Still looking into upcoming ivybrige ultrabook laptops, I found an evaluation of the Intel reference design for an ivybridge ultrabook on thinkdigit here.
The article is a brief overview of the Intel ivybridge ultrabook reference design, and gives a glimpse of what we can expect from these machines... however, the comments on the DirectX 11-compatible HD Graphics 4000 integrated graphics are a bit sobering (to quote: "the graphics test scores were more ambiguous. The 'Ivy Bridge' HD Graphics 4000 are a real step forward compared to the 'Sandy Bridge' HD Graphics 3000, but a step doesn't equal a sprint: our gaming tests fell short of the 30 frames per second (fps) playability threshold").
Hmmm. I am looking for a light, take-it-anywhere laptop that I can use for gaming, development, and connectivity. Perhaps it's a couple of years too early for an ultrabook to fit the bill... so perhaps I should look for a lightweight Alienware, Asus, or Dell XPS 14' laptop !?!
Today is mother's day in France, so this is a quick blog entry to wish my lovely wife a wonderful mother's day for 2012.
As I wrote a few weeks back (is it really June already?), I am quite tempted by an Ultrabook. This is a form factor that would be more useful for me than an iPad, as it allows more freedom in computing because of the keyboard, and especially because of the O/S: I do use an iPad as a neat mediam consumption device, but I am annoyed at the restrictions that it puts on me in the management of space (cannot easily share files with the rest of my computing environment) and connectivity (I do use issh for SSH connectivity to various computers, but this is unix inside: I should be able to juggle ssh, scp, firefox, and a whole bunch of things on it without feeling that I am stuck in a straightjacket :-( Perhaps I should just jailbreak my iPad... but is that sustainable as a model?
Back to the ultrabooks: there are a few very nice models out there, but I am going to wait until the ivybridge ultrabooks are out... and from what I've read, it may have to wait until September, as ivybridge is out for desktops and "big" laptops only.
So, nothing for father's day this year, I guess :-)
A couple more words about my 2006 Macbook Pro: my current battery is at 105 battery load cycles. It is the second official battery I've had for this laptop. Now granted, I do not use it so often... but still, after only 105 load cycles, the battery is in 'Service battery' condition, and is down to a capacity of 2218 mAh, where it should really be at 5600 mAh.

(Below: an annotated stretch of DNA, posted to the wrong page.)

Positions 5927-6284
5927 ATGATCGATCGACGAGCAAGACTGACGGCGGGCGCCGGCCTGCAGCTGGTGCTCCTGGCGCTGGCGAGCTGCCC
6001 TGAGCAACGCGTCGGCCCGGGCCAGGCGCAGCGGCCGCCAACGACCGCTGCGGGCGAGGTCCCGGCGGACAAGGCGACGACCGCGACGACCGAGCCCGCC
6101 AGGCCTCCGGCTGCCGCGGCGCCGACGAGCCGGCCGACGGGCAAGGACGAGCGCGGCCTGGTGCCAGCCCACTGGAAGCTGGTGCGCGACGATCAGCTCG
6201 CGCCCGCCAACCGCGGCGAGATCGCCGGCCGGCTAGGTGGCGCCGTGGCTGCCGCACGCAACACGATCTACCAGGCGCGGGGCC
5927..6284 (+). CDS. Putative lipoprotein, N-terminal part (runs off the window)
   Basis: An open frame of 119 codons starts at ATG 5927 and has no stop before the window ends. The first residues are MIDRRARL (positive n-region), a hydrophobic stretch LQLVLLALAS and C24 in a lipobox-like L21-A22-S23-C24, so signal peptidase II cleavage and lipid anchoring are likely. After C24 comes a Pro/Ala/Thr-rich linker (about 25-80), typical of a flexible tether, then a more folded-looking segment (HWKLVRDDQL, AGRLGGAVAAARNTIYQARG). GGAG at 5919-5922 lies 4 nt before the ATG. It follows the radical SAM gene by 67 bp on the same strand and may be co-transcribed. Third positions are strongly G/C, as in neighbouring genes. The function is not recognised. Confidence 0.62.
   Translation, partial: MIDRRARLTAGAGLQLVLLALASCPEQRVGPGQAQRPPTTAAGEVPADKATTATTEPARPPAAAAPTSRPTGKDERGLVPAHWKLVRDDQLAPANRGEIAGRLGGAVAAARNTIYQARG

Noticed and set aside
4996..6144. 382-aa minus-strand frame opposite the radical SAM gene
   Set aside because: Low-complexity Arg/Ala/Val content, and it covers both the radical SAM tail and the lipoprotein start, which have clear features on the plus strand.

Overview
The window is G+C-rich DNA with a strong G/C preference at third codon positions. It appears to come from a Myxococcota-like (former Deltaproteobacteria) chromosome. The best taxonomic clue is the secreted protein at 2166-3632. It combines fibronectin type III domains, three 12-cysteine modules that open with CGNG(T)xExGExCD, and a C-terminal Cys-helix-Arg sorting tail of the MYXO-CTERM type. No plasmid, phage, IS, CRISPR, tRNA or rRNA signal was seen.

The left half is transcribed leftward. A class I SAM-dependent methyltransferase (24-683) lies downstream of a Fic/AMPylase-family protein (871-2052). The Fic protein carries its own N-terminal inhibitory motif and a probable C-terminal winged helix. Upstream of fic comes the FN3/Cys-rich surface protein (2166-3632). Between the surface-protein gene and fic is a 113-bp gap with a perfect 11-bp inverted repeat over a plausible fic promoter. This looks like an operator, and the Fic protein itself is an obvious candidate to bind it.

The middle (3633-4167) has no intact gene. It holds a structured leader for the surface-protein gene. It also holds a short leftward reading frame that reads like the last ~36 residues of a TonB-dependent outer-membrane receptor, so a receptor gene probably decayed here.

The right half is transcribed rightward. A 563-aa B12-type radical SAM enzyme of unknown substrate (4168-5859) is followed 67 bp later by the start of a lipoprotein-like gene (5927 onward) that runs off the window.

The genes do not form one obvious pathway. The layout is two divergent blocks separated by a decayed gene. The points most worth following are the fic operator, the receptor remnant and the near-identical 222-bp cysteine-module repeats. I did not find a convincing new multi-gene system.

Sigh. I should really be able to crack open the battery case and reuse any good cells from my original battery to replace any dead cells in my current (newer) battery. Batteries are actually really complicated, but I find that the industry is not doing very well with battery management... we should be planning for longterm usage (like 10+ years) and provide for capacity management on a longer term basis. At this point, battery management seems concerned only with cycle count and maximum capacity tracking, rather than proper recharge cycle execution.
Anyway, I assume that electric cars are managing this a lot better these days. Something to look into...Thu, 03 May 2012
My Macbook Pro dates back to 2006... it was the first generation of Macbook to feature an Intel CPU. It still works well, but since it's based on an Intel Core Duo CPU, which doesn't support 64-bit instructions, Apple has decided to drop support from Mac OS X Lion... not too nice for people who supported Apple when it went from IBM G5 CPUs over to Intel.
So to make a long story short, I am thinking of exchanging my laptop for a new one. I am quite tempted by an Ultrabook, but I'd rather wait for an Ivy Bridge ultrabook, so I'll have to wait a few month still.
Ivy Bridge has a slightly improved version of Intel's integrated graphics, so I'm hoping it will be at least somewhat capable graphically.
We'll see in a few weeks what interesting machines come out.Sun, 29 Apr 2012
We went to see the movie The Avengers this morning.
A truly fun movie: 143 minutes of high energy entertainment.
Iron Man, The Hulk, Captain America, Thor, Black Widow, and Hawkeye, brought together by Nick Fury and S.H.I.E.L.D. to fight the bad guys. It's over the top comic-book style... a great success! We enjoyed it tremendously.
If you've ever liked superhero comic books, I recommend that you see this movie.
P.S. As ever, my favorite Avenger is Iron Man. The whole gang is fun... reminds me of Saturday morning cartoons in my youth.
P.P.S. It's unusual that an American movie is released in Europe before it is in North America... not sure why the studios (or rather the distributors) chose to do so this time.